RealClimate has given us one of their most important posts ever.
The theme is that even a brief period of inaction — a mere 7 years — costs a lot. In makes the task much harder, and even then we can expect a sizeable amount more CO2 in the atmosphere when all the dust clears. It really drives home the point that although the distastrous phase of global warming may be decades away, every year counts, every ounce of prevention is worth a gigatonne of cure, and even a single more decade of inaction makes things dramatically worse.
I fully expect that soon — by the end of this decade — things will be so clear that even the Inhofes of this world will no longer have any political traction, the need for action will be so obvious. But as this RC post makes clear, we simply can’t afford to waste another decade.
Ordinarily I wouldn’t bother to point out an RC post because most readers here also regularly read RC. Even if I did, I’d just link to the post. But this is so important, I’d like to reproduce the post in its entirety. I’m confident that the RC authors are OK with this (it’s reproduced with fidelity), but if they request that I don’t then of course I’ll retract this re-posting.
I happened on a blog post which denies the reality of man-made global warming. Unlike most such posts, it actually presents reasons for this opinion.
Paul Hudson has written a blog piece for the BBC in which he claims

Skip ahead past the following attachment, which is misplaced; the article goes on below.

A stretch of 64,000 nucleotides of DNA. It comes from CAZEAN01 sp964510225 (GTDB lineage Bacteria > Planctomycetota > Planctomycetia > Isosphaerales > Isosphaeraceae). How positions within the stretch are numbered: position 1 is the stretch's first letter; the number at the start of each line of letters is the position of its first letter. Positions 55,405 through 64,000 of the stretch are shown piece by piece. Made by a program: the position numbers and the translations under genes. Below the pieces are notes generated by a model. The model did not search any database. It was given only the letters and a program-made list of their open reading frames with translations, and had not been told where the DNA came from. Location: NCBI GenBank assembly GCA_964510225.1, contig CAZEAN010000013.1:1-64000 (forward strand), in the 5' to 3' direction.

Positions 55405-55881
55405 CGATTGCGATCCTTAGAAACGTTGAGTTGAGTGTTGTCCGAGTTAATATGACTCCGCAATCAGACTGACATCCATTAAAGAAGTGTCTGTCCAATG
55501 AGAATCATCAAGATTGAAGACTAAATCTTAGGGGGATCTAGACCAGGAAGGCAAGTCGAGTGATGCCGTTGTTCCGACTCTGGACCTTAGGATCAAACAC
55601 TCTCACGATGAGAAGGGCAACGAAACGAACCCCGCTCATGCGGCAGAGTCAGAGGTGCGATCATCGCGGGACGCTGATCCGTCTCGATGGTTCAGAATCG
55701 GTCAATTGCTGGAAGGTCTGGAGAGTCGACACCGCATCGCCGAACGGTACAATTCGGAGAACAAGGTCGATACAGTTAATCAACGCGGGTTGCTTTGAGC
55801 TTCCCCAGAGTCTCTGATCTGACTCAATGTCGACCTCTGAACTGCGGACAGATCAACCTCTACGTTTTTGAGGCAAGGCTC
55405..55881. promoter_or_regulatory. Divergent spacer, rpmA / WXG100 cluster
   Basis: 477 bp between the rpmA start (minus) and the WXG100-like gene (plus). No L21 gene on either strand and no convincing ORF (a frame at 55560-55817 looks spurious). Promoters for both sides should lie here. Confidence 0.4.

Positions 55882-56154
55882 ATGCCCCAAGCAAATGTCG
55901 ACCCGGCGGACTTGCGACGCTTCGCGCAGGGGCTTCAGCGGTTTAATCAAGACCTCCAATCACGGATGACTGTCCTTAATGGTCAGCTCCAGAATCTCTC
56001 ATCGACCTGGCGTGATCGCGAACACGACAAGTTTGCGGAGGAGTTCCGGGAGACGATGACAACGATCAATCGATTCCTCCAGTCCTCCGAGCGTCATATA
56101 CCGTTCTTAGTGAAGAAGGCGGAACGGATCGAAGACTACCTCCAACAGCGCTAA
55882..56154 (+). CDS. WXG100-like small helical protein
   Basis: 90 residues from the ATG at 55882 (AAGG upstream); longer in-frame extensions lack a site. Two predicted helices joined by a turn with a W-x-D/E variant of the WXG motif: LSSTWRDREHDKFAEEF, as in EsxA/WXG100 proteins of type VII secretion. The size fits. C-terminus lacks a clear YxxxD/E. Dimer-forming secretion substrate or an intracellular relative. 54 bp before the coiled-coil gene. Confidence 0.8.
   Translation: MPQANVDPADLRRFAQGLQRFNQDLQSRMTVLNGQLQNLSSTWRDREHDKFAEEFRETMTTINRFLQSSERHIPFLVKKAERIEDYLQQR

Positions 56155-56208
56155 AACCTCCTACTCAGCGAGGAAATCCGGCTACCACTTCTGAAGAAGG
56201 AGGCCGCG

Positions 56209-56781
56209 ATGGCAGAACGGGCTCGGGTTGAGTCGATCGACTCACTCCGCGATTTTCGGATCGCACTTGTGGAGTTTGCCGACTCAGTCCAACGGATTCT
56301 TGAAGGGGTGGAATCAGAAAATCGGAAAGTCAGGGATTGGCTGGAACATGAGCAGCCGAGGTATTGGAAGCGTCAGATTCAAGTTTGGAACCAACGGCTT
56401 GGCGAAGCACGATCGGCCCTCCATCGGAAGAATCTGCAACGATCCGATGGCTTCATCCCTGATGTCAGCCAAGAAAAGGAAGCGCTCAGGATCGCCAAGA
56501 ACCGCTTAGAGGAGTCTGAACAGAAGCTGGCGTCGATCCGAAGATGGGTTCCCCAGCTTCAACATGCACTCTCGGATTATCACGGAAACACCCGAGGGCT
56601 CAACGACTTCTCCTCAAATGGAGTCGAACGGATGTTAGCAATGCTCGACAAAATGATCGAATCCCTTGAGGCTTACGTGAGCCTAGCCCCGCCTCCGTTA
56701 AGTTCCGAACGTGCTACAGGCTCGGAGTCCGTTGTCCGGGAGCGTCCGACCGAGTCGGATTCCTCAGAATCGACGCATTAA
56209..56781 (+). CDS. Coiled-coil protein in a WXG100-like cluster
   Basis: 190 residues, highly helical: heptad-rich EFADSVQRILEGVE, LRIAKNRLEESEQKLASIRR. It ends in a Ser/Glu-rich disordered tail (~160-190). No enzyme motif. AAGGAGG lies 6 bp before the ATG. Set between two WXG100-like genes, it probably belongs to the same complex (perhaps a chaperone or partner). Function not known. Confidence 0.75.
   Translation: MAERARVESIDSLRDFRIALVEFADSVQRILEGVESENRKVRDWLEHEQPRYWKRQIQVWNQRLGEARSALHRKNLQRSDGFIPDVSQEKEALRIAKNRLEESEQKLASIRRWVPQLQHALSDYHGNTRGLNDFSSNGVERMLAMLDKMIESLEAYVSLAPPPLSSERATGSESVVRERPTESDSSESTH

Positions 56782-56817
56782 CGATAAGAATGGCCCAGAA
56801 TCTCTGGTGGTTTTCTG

For as long as I have been a meteorologist, the mere suggestion that solar activity could influence climate patterns has been greeted with near derision.
This claim is just plain false. Absolutely, positively, totally, utterly false.
It’s also ironic, since his article is supposed to be about new research on the influence of the sun on climate, from the U.K. Met office no less! But Paul Hudson uses it as an excuse to push an agenda using falsehoods. Does Paul Hudson really not know how false he is? Did he not bother to check his “facts”?
Perhaps one of the reasons that the fake skeptics are so persuasive to so may people is that they can get away with saying anything at all, no matter whether it has even the tiniest grain of truth in it, and they don’t have to suffer the consequences.
Unfortunately, they contribute to delaying action on global warming, so the rest of us do have to suffer the conseqeuences.
Not too long ago, the Yale Project on Climate Change Communication in association with George Mason University Center for Climate Change Communication released the results of a survey of Americans’ opinions on global warming. The survey focuses on the breakdown of opinions by political affiliation. It divides the respondents into four categories: Democrat, Independent, Republican, and Tea Party. All respondents were first asked their party affiliation. Then they were asked whether or not they consider themselves part of the Tea Party movement, and those who said “yes” were classified as Tea Party members regardless of political party affiliation. Hence those classified Democrat, Independent, and Republican include only those who selected that political party affiliation and did not consider themselves part of the Tea Party movement.